We have this rational
mind for the protection of the body, that’s
it. Without the rational mind, I might walk into the street and a car
hits me, or I walk into a wall or I go outside in the winter and catch
cold. My soul doesn’t need protection – my soul is connected with my
heart. If my mind wants to decide for my heart, it’s going to be wrong.
And if my heart wants to decide for my mind, it’s going to be wrong as
well. The two have to work together.
On Sundays early in
the morning, I climb the mountain in the dark,
sit on the peak of the mountain and wait for the sun to come. I love
walking in the dark because mystery is the essence of creativity.
Without mystery there would not be artists or scientists – it’s the
mystery that attracts us. I watch the transition from darkness to
light, from cool to warm, from blues into yellows. I watch and I
meditate. I am asking the Sun, my creator to wash away all the darkness
inside me, whatever has captured me this last week. I go through my
complete Yoga, knowing I’m being cleansed in the process. I have become
one with everybody and everything – mountains, sea, sky. In that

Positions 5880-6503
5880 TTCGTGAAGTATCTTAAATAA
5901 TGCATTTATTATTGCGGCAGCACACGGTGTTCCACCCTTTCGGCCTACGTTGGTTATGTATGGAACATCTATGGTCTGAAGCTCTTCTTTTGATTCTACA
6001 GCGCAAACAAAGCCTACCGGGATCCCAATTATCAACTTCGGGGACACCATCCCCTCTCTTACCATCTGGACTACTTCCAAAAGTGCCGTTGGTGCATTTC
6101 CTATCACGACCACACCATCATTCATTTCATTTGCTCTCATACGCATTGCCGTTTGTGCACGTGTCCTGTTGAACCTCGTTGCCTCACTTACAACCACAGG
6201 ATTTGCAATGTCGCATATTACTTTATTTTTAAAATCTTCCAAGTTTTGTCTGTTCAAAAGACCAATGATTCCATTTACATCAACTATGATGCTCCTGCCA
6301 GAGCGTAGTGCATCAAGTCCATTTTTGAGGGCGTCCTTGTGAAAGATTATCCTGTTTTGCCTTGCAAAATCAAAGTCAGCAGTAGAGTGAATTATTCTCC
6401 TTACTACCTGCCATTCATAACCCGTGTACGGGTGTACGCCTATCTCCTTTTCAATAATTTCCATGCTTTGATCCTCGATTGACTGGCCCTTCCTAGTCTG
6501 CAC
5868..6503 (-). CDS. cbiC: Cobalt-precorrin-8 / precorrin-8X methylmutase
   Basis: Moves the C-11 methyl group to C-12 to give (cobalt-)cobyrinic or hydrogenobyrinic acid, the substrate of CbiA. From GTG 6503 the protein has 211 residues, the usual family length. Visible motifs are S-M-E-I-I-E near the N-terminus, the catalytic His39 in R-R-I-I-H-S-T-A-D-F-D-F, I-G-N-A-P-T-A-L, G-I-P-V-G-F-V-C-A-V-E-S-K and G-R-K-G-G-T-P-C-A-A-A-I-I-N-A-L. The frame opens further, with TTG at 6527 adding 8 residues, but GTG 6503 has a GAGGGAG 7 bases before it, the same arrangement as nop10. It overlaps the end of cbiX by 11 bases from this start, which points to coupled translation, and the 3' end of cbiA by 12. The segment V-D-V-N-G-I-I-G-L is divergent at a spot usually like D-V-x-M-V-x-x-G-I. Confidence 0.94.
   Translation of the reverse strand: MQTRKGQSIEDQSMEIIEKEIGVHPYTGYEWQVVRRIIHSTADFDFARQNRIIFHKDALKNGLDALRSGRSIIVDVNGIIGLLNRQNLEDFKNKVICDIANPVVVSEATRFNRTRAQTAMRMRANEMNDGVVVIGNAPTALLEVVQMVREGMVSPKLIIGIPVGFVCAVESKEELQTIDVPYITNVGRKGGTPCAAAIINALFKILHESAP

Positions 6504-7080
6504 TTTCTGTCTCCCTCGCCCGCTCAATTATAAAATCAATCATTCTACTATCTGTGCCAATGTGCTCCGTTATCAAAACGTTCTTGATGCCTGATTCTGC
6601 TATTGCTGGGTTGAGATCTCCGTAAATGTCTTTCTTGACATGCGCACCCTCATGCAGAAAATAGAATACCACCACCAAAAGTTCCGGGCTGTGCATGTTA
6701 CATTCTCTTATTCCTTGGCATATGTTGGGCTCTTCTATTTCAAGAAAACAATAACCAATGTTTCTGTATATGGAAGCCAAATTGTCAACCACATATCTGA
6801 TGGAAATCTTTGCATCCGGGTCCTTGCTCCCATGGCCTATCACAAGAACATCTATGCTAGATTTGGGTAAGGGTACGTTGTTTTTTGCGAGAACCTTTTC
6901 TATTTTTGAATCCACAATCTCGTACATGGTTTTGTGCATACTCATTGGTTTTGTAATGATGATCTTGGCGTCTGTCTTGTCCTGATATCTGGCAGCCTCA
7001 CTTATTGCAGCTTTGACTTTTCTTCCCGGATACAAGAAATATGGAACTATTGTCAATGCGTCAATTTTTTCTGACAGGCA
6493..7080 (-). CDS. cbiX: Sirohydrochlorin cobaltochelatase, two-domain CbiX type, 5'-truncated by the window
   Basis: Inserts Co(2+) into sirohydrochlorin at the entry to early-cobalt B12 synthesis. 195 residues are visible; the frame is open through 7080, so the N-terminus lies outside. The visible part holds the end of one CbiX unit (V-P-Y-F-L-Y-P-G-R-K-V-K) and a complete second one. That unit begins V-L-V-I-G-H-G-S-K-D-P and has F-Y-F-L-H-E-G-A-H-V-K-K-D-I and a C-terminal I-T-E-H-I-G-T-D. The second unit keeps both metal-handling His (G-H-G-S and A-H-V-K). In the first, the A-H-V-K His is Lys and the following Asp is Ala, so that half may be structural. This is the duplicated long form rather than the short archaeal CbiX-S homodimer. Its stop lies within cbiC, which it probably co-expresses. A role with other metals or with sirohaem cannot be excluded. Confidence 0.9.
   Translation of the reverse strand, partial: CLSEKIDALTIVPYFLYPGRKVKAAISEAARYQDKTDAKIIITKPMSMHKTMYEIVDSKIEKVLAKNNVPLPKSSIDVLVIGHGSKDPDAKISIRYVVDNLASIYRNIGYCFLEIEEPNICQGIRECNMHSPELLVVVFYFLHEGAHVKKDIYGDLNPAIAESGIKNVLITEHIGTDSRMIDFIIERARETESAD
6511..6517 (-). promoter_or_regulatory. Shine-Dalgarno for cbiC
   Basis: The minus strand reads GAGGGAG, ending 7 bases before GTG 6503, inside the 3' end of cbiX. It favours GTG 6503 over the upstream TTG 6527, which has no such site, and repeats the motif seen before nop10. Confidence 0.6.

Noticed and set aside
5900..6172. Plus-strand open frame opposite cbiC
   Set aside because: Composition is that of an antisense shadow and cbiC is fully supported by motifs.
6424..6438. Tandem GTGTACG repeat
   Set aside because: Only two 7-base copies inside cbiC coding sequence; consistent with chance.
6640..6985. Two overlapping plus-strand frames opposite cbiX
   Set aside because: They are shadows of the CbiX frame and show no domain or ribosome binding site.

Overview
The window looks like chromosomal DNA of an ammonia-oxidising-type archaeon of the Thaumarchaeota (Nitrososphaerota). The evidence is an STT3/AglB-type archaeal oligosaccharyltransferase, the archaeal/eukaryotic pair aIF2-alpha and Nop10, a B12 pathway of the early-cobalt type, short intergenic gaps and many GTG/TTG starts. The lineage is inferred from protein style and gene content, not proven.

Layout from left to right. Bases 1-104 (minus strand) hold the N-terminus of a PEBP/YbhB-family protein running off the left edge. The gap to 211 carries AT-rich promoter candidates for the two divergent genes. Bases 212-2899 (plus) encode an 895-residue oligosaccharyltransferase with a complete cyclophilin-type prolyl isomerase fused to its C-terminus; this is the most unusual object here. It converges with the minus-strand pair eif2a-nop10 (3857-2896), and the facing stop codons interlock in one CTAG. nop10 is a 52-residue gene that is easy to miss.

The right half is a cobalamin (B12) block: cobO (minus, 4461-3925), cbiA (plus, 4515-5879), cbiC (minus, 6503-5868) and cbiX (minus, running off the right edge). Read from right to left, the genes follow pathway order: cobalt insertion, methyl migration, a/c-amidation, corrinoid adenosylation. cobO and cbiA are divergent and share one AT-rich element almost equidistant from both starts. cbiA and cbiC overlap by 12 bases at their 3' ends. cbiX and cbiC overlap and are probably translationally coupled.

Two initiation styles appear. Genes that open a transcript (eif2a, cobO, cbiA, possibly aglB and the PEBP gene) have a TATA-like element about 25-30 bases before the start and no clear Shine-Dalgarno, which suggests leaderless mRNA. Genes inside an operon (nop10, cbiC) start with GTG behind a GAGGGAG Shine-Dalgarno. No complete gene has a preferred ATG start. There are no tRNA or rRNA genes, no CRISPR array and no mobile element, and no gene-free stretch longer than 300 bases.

waiting for the beloved to appear, I experience true union. That is the
unity that prayer brings to us; that Yoga brings to us. Then I come to
my studio and begin to paint.
KB: Do you feel
you’re still in a trance and/or meditative state when you come down
from the mountain and start painting? How do you keep yourself into
R: Oh yes. But
it depends. Whenever I feel good, I paint and whenever I paint, I feel
good. I don’t paint to make a painting. When I paint I’m dancing. And
as I’m playing with paint, I begin to fly. I’m conscious, but I’m not
aware of what I’m doing.
That’s the problem
with people who use external means of getting
high. When you’re using internal means of being high, it’s empowering,
and the next morning you can build up on it. If I drink and get drunk,
in those moments it feels good but next morning it’s a problem because